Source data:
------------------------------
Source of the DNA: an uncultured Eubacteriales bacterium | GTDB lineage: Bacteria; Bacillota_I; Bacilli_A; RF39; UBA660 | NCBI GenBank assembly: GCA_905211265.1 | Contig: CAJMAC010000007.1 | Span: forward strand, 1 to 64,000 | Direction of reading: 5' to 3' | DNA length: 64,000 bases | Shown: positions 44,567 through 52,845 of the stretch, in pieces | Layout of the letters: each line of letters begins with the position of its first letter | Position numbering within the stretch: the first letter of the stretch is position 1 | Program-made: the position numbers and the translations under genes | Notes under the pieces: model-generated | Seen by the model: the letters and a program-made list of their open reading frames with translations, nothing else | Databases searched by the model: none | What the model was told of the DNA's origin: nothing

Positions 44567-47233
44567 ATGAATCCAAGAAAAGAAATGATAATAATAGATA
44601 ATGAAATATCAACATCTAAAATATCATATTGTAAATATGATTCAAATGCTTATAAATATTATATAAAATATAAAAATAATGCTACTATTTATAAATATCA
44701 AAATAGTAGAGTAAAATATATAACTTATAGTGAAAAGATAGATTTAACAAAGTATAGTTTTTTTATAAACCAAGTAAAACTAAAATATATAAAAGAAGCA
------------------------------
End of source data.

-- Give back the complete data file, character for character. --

Source of the DNA: an uncultured Eubacteriales bacterium | GTDB lineage: Bacteria; Bacillota_I; Bacilli_A; RF39; UBA660 | NCBI GenBank assembly: GCA_905211265.1 | Contig: CAJMAC010000007.1 | Span: forward strand, 1 to 64,000 | Direction of reading: 5' to 3' | DNA length: 64,000 bases | Shown: positions 44,567 through 52,845 of the stretch, in pieces | Layout of the letters: each line of letters begins with the position of its first letter | Position numbering within the stretch: the first letter of the stretch is position 1 | Program-made: the position numbers and the translations under genes | Notes under the pieces: model-generated | Seen by the model: the letters and a program-made list of their open reading frames with translations, nothing else | Databases searched by the model: none | What the model was told of the DNA's origin: nothing

Positions 44567-47233
44567 ATGAATCCAAGAAAAGAAATGATAATAATAGATA
44601 ATGAAATATCAACATCTAAAATATCATATTGTAAATATGATTCAAATGCTTATAAATATTATATAAAATATAAAAATAATGCTACTATTTATAAATATCA
44701 AAATAGTAGAGTAAAATATATAACTTATAGTGAAAAGATAGATTTAACAAAGTATAGTTTTTTTATAAACCAAGTAAAACTAAAATATATAAAAGAAGCA